A farce! Six Characters in Search of an Author is a remarkable invention of genius by the Italian Nobel laureate, Luigi Pirandello, which mixes the re...moreA farce! Six Characters in Search of an Author is a remarkable invention of genius by the Italian Nobel laureate, Luigi Pirandello, which mixes the real with the verisimilar, where a drama is acted out within a drama. In this work he explores the ambiguous nature of reality and truth.
This drama is in two acts, which can be read in around ninety minutes. A director and a company of actors are in preparation for their rehearsal. Then six people or characters - a father and his family - who have already made their way into the hall, interrupt them. They say they are in search of an author and intrude on to the stage. Incredulous and reluctant as the director is, not to mention the actors, the six characters are allowed to state their case piece by piece. The director thinks they are a crazy bunch of fools, but never has a chance to have them thrown out. Eventually he is persuaded by this family of characters and taken to their story. Subsequently he readies his actors to attempt it. But the six insist that they be allowed to act out their own story, instead of the company of professional actors, since they are already familiar with the story.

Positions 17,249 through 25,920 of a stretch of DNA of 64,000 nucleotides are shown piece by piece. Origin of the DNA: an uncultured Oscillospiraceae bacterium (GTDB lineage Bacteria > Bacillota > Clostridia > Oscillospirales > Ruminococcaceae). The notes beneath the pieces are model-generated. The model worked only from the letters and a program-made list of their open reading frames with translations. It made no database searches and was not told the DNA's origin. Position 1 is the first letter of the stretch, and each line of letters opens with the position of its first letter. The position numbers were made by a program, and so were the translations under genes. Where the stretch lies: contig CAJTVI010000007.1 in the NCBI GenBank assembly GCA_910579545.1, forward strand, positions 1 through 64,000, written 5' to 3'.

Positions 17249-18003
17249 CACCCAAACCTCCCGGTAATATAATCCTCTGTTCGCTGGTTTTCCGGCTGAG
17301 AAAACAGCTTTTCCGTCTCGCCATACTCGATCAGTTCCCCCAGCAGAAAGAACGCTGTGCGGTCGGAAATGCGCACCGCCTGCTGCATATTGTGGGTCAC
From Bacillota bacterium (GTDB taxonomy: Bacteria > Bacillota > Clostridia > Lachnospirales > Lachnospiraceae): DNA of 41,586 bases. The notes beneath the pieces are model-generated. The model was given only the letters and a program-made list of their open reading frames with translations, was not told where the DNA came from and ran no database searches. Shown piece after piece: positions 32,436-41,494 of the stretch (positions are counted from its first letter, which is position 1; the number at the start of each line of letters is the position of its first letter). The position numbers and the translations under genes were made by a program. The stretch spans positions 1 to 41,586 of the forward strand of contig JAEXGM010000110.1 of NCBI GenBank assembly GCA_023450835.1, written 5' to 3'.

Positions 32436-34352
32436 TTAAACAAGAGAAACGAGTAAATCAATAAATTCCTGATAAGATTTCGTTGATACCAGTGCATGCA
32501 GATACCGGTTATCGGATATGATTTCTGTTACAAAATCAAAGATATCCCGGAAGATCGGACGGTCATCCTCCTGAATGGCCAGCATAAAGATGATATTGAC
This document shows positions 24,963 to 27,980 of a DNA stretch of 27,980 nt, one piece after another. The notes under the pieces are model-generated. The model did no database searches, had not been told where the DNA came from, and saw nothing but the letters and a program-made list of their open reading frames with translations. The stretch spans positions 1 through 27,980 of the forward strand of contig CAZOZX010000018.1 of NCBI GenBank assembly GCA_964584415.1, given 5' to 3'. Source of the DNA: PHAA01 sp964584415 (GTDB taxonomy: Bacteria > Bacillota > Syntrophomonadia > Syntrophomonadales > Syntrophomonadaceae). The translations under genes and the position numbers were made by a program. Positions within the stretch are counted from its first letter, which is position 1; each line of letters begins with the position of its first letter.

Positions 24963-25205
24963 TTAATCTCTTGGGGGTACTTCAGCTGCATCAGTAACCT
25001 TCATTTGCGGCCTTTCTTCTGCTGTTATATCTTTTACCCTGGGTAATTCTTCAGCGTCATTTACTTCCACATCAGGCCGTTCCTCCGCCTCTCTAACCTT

The whole series seems preposterous and that is one point of the drama that Pirandello brings to light. Here Pirandello mixes reality and art, with the appearance of reality imitating art, but it is actually art's imitation of reality. Or is it? This farcical sketch of man's fallibility in distinguishing one from the other is well worth the initial confusion that ensues upon reading the first pages. (less)